2012-2013 Courses

Fall 2012

Undergraduate Academic Courses

MUSI 1040 Exploring the Orchestra

Kate Tamarkin
3.0 credits
Lecture: TR / 11:00-11:50 am / Maury Hall 104
Class Number: 19639

Discussion Sections:

Section 101 (Jarek Ervin): F / 9:00-9:50 am / OCH S008
Class Number: 19640

Section 102 (Jarek Ervin): F / 10:00-10:50 am / OCH S008
Class Number:19641

Section 103 (Jarek Ervin): F / 11:00-11:50 am / OCH S008
Class Number:19642

An introduction to the tradition and repertory of the symphony orchestra.  Topics include the development and instrumental makeup of the modern symphony orchestra, forms and genres, and the role of the conductor.

MUSI 1070 Global Music

Catherine Appert
3.0 credits
Lecture: MW / 4:00-4:50 pm / OCH 113
Class Number: 19647

Discussion Sections:

Section 101 (Liza Flood): W / 9:00-9:50 am / OCH S008
Class Number: 19648

Section 102 (Liza Flood): W / 10:00-10:50 am / OCH S008
Class Number:19649

Section 103 (Liza Flood): W / 11:00-11:50 am / OCH S008
Class Number:19650

This introductory coursetraces intersecting paths of people and music as they move across continents and oceans: African and African diaspora musics, Indian musics as they travel through the South Asian diaspora, musics of the Roma people across Europe, and popular musics produced in the United States and disseminated globally. We explore diverse genres such as salsa, bhangra, hip hop, flamenco, Bollywood, and reggae, considering issues including imperialism, migration, diaspora, and global capitalism as they affect music making. No prior musical experience is necessary.

MUSI 1310 Basic Musical Skills

3.0 credits

Lecture / Section 1 (Chris Peck): MWF / 9:00-9:50 am / OCH 107
Class Number: 11199

Lecture / Section 2 (Steve Kemper): MWF / 10:00-10:50 am / OCH 107
Class Number:11200

Lecture / Section 3 (Emily Gale): MWF / 11:00-11:50 am / OCH 107
Class Number:11201

Study of the rudiments of music and training in the ability to read music.  Prerequisite: No previous knowledge of music required.

 

MUSI 1993 Independent Study

1.0 - 3.0 credits
Instructor permission and instructor number required to enroll.

MUSI 2020 Opera

Heather Wiebe
3.0 credits
Lecture: TR / 11:00 am-11:50 pm / OCH B012
Class Number: 19651

Discussion Sections:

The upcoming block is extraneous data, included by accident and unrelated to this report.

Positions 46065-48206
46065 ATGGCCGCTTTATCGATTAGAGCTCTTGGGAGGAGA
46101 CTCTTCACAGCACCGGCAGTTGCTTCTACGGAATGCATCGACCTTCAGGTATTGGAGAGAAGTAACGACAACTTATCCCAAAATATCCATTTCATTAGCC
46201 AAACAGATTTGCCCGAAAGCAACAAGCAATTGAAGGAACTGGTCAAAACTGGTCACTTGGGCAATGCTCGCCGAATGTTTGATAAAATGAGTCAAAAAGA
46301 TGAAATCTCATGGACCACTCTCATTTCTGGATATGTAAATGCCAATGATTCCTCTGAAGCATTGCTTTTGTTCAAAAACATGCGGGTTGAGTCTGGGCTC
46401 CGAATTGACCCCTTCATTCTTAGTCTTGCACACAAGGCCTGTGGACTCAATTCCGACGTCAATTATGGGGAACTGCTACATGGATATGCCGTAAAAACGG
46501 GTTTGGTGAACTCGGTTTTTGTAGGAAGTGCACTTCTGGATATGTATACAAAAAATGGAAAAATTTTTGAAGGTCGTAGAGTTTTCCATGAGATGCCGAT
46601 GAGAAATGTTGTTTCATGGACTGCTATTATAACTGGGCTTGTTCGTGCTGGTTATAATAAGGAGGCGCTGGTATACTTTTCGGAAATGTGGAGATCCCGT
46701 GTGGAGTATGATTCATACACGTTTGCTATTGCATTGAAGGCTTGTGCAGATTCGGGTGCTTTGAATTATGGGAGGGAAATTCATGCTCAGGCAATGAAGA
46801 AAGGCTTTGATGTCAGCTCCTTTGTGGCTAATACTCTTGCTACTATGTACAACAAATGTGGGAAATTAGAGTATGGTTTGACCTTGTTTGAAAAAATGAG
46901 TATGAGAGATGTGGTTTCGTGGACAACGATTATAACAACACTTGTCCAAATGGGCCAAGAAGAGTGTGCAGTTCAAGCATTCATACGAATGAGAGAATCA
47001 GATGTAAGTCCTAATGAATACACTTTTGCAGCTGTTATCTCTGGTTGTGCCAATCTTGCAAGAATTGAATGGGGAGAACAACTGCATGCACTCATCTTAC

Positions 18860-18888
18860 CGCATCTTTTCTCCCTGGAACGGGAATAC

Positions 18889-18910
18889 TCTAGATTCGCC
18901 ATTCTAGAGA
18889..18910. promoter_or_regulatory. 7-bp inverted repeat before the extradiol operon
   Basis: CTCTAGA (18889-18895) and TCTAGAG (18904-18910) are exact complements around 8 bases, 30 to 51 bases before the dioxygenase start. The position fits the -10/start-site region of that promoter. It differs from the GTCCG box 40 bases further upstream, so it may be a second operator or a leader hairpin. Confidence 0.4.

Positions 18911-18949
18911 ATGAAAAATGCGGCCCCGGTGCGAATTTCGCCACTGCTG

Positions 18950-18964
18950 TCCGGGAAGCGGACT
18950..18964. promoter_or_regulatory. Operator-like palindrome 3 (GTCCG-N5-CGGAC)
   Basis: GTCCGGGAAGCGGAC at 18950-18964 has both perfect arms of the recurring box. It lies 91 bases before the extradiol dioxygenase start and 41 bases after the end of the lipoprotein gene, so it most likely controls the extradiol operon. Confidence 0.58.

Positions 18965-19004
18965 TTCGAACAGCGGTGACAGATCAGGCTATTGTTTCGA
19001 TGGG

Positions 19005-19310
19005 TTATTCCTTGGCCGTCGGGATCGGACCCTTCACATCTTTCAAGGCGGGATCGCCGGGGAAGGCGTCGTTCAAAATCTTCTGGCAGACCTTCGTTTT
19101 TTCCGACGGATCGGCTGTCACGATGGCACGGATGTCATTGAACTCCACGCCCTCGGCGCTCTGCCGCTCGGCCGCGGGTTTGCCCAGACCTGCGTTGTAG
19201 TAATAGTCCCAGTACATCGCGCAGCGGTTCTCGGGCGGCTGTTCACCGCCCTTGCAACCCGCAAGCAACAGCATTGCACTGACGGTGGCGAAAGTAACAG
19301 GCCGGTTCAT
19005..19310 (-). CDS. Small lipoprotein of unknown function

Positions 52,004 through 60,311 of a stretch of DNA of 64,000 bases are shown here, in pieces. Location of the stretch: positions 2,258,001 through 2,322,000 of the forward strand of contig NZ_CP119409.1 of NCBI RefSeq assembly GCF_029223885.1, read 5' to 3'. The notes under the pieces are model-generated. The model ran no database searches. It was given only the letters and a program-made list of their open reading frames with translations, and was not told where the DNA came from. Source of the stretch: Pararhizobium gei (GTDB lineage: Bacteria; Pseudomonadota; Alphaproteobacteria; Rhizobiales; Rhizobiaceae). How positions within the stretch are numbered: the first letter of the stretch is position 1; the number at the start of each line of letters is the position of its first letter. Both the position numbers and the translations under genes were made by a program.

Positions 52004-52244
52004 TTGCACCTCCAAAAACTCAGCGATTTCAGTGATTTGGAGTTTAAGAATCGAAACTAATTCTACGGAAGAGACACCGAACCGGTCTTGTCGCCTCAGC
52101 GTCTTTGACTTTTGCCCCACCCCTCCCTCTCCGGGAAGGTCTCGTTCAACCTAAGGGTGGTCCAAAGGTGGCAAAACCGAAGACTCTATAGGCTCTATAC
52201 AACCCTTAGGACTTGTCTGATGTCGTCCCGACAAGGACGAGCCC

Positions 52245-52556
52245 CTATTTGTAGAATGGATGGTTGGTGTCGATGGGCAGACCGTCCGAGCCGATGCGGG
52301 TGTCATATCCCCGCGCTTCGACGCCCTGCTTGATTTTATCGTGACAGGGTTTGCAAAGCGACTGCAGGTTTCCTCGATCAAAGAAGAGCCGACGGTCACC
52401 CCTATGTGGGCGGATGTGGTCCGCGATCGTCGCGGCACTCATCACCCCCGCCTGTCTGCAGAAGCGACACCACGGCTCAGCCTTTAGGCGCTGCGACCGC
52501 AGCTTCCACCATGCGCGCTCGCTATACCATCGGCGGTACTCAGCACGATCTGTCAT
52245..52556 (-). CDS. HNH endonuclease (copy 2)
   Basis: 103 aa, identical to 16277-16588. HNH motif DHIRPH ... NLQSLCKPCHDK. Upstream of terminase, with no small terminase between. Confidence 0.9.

Section 101 (Courtney Kleftis): F / 12:00-12:50 pm / OCH S008
Class Number: 19652

Section 102 (Courtney Kleftis): F / 1:00-1:50 pm / OCH S008
Class Number:19653

Section 103 (Courtney Kleftis): F / 2:00-2:50 pm / OCH S008
Class Number:19654

This course will explore the history of opera primarily through a set of representative works, including Don Giovanni, The Barber of Seville, Carmen, La Traviata, and Wagner’s Ring Cycle. We will address the changing conventions of operatic music and dramaturgy, as well as the ways particular operas engaged with the societies that produced them, but we will also be concerned with the contemporary life of these operas, exploring issues raised by their staging for modern audiences and their mediation by film, recordings, digital media, and simulcast. No previous musical knowledge is required.

MUSI 2070 Popular Music: History of Rock

Michael Bishop
3.0 credits
Lecture: TR / 12:30-1:45 pm / OCH 107
Class Number: 21448

Discussion Sections:

Section 101 (Jason Kirby): T / 9:30-10:20 am / OCH S008
Class Number: 21449

Section 102 (Jason Kirby): T / 11:00-11:50 am / OCH S008
Class Number: 21450

Section 103 (Jason Kirby): T / 3:30-4:20 pm / OCH 113 
Class Number: 21451

This course is intended to help you think critically about rock music and its history. We explore this history by tracing the roots of the music and following the development of rock genres and styles in chronological order while looking at the music in its social, political and historical context. We will pay particular attention to how rock music intersects with issues of “authenticity,” the influence of mass media and technology on the music and the role of rock as a symbol of identity involving race, class, gender, sexuality and generation. Along the way, we investigate narratives of rock history from journalistic and academic sources while gaining an overview of approaches to listening, thinking and writing about the music.

MUSI 2080 American Music

Joel Rubin
3.0 credits
Lecture: MW / 2:00-2:50 pm / Maury 104
Class Number: 15756

Discussion Sections:

Section 101 (Jean Maroun): F / 3:00-3:50 pm / OCH 113 
Class Number:15757

Section 102 (Jean Maroun): F / 1:00-1:50 pm / OCH 113
Class Number:15758

Section 103 (Jean Maroun): F / 2:00-2:50 am / OCH 113 
Class Number:15759